What We Do

When a Pet Dies...

....it's one of the worst feelings in the world.

The only bad thing about having a pet is that most pets don't live as long as humans do. A pet may die from old age, or a pet may die from an illness or injury.

Sometimes a pet becomes so sick and is in so much pain that the family will choose to have the pet put to sleep. This means a veterinarian will give an injection that stops the pet's heart, brain and body functions from working, and the animal dies. There is no pain or suffering when a pet is put to sleep. If your pet is going to be put to sleep, you should think about whether you want to be with him or her.

If your pet has just died, you may feel pretty sad for a while. It is normal to feel any or all of the following ways:

Very, very sad, lonely and empty inside.

Sometimes you may hear the sound of your pet calling you, or think you see your pet out of the corner of your eye, even though you know it couldn't be true. This doesn't mean you're crazy. It just means that your brain needs a little more time to get used to your pet being gone.

You may feel angry that your friend's pet is still alive, when your pet has died. It seems unfair.

You might worry that your pet has died because you think you did not take care of your pet in the right way.

You may be wondering what happens to pets after they die. Do they go to Heaven? Will you ever see your pet again?

You might want a new dog or cat right away, but then you think that getting another pet would be disloyal to your pet who died.

You might think some people will laugh at you because you loved your pet so much.

During the really rough times, there are some things that you can do to feel better:

It is good to do something special after your pet dies, like draw a picture of him or write a letter to him or her. If you have the ashes of your pet, you can keep them in a special place.

Sometimes it can help to have a memorial service, where you, your family and friends who loved your pet get together and remember the great things about your pet. If you have a backyard, you can plant a tree or flowers in your pet's honor. Your parents can help you plan this.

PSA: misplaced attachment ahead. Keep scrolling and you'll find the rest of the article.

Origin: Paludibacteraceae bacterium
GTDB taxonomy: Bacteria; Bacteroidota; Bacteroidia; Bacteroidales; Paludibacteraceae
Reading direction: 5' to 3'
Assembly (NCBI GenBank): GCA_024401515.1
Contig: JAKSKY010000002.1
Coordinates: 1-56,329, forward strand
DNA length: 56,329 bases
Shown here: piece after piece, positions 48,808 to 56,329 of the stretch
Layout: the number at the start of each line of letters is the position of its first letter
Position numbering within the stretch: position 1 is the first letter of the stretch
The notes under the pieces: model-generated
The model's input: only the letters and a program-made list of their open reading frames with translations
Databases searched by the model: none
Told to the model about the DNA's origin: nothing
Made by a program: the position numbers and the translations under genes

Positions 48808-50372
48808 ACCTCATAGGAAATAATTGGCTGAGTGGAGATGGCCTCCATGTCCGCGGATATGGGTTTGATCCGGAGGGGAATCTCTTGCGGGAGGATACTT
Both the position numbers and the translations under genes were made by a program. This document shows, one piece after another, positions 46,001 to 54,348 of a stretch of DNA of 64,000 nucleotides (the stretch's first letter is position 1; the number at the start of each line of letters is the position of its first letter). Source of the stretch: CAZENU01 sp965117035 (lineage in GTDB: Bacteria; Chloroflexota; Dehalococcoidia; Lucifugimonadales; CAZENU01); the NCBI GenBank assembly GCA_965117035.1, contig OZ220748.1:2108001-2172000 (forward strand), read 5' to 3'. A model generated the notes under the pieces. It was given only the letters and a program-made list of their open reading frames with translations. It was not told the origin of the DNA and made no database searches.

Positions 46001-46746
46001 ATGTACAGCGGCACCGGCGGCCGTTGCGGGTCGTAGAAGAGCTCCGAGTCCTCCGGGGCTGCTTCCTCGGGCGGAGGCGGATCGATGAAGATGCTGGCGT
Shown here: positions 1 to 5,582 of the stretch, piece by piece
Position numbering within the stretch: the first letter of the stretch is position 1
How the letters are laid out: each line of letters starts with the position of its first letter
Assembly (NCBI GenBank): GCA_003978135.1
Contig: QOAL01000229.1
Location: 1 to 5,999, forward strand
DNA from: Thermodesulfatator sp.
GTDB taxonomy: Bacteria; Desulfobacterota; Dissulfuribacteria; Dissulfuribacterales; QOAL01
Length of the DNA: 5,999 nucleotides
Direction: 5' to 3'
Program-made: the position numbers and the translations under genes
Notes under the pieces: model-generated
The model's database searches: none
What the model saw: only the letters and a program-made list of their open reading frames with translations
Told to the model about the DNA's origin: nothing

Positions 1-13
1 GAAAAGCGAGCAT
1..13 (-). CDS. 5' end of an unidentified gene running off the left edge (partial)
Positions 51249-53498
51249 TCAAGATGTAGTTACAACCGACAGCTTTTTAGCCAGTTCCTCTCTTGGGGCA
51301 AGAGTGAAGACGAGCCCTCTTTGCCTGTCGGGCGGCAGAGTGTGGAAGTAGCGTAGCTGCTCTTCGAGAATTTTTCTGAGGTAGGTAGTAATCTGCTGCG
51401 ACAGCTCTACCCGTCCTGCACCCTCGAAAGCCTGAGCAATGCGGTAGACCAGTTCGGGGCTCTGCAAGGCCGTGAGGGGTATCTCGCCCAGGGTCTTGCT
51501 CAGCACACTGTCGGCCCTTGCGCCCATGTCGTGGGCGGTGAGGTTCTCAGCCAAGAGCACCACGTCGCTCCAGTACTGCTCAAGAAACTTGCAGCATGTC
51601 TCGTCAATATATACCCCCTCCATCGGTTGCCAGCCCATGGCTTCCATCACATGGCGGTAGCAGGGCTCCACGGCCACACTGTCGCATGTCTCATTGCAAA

It might make you feel better to keep something that your pet really loved—like a favorite blanket or favorite toy. Whenever you look at it, you'll think of your pet.

Gather up photographs of your pet, and make a special photo album. If you want, you can arrange it chronologically, by starting with pictures of when your pet was a baby. You can also include information about your pet's favorite toys, treats and things to do.

Talk, talk, talk! Sitting down with your family and sharing memories of your pet can make you sad—but it can make you laugh, too, when you think of all funny things your pet did.

Keep busy. You may not feel like doing much of anything, but it can help to do some of the things you always do—like going to rugby training after school, or going for a bike ride.

Read a book. There are some really good books out there about losing a pet.  You can check them out of your library or find them at a bookstore.

What can you do when a good friend's pet has died?

Tell them that you're sorry, and that you're available to listen if they need to talk. They may not feel like it at first, so you may have to be patient.

There are other ways to show you care about your friend. You could give them a card and a present.  Don't worry if you can't get your pal a present—giving them a card that you made yourself will show your concern, too.

Information courtesy of the ASPCA


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